Poor social skills here refer to the child’s inability to mingle with other children as also the inability to conform to social norms. Issues in social behaviour, according to some of the participants could also be aggravated by cognitive distortions. Poor socialization could because of excessive shyness, difficulty making friends due to lack of trust or being unable to understand social cues.

‘As observed by me poorly, poor socialization’(P11, P12, P 6 personal communication).

‘There may be socialisation difficulties’ (P20, personal communication).

The above verbatim gets the support of the study by Niemi, Suvisaari, Tuulio-Henriksson and Lönnqvist (2003)which reveals that deficits in social skills among these children. Similarly study on the social adjustment of children born to parents with schizophrenia was studied (Montrose, Gur, Gur, Sweeney &Keshavan, 2010). The investigation revealed that the children faced issues in social situations and social adjustment due to their misjudgement of others’ reactions, expressions and behaviour in a social environment. In a study by Spinelli (1995) high risk children displayed deficits on measures of social intelligence, causing them difficulties in their interpersonal relationships and with their peer groups.

Helps in Coping and Enhancing Resilience

As these children are genetically vulnerable to develop schizophrenia (Shah, Kamat, Sawant, &Dhavale, 2003; Nishida, Sasaki, Harada, Fukuda, Masui, Nishimura, & Okazaki, 2009)when intervention is provided early on, it not only helps the child in terms of working through the difficulties but also prepares them for the challenges they might face in the future and how they can effectively handle stress. Thus, children will be in a better position to cope with stressors, becoming resilient to adversities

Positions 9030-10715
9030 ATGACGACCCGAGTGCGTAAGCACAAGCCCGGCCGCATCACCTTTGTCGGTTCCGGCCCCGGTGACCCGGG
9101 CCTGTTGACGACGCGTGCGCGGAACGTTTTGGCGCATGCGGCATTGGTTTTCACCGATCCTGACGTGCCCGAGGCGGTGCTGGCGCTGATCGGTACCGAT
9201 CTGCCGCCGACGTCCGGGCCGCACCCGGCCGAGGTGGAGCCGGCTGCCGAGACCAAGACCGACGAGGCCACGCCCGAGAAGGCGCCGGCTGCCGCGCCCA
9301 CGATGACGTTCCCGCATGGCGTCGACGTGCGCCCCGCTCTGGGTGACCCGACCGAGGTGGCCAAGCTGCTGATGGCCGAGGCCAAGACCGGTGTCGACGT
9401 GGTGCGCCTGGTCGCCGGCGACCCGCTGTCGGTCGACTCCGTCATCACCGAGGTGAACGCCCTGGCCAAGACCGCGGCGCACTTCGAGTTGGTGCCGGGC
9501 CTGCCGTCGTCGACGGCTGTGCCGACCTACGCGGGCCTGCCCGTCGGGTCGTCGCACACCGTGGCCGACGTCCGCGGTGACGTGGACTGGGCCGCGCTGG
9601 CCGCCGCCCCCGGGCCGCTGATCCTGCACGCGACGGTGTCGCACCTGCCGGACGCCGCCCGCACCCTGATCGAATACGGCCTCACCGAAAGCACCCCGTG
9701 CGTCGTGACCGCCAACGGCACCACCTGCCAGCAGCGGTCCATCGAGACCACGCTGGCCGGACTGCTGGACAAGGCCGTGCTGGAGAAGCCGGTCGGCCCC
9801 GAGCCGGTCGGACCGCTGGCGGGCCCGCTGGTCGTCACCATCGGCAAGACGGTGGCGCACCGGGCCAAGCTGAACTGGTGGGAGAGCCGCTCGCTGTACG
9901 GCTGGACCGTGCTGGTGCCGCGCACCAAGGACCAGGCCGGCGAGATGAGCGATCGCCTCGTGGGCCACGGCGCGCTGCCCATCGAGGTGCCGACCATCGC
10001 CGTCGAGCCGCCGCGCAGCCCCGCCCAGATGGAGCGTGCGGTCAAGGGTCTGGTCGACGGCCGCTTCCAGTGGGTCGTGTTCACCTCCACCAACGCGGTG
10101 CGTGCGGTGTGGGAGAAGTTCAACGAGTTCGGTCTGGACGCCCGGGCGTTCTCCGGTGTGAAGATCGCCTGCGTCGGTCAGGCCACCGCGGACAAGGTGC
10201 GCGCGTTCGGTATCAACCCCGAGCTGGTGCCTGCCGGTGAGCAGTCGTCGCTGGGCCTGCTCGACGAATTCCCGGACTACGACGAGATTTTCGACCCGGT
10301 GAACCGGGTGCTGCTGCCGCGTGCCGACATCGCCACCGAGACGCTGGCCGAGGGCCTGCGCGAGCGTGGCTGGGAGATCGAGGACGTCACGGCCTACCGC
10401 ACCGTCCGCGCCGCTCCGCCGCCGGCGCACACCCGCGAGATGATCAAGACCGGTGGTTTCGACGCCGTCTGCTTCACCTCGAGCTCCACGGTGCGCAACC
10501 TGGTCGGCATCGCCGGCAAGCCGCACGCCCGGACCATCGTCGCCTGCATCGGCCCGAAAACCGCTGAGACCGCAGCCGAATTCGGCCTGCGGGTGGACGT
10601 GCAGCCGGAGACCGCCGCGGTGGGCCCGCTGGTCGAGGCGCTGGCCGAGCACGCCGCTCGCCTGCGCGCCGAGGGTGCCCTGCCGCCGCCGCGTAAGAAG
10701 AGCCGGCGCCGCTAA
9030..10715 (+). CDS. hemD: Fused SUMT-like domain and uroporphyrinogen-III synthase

Remedial interventions as well as those that focus on strengthening skills is likely to equip them to handle stress that might come from demands as they grow older’(P13, personal communication, 2014).

Because the more early you detect a problem and the more quickly you go to a specialist, the more early the intervention…it has long-lasting and everlasting effects’(P16, personal communication, 2015).

According to this participant, remedial interventions as well as skills training can help the offspring of individual with schizophrenia to deal with different kinds of stressors. As children grow older, the nature and intensity of stressors also change and they have to be prepared to deal with various kinds of challenges including preventing them from adapting the ill parent’s behaviour and help the cope with the illness of the parent (McFarlane, Dixon, Lukens, & Lucksted, 2003; Masten&Gewirtz, 2006), enhancing the resilient nature acting as a buffer for the child later (Kersey &Malley, 2005). Employing a host of adaptive, coping techniques over time will help the child overcome challenges and work through them in a positive manner (Chatterjee, Leese, Koschorke, McCrone, Naik, John, &Thara, 2011)

Preventive Measures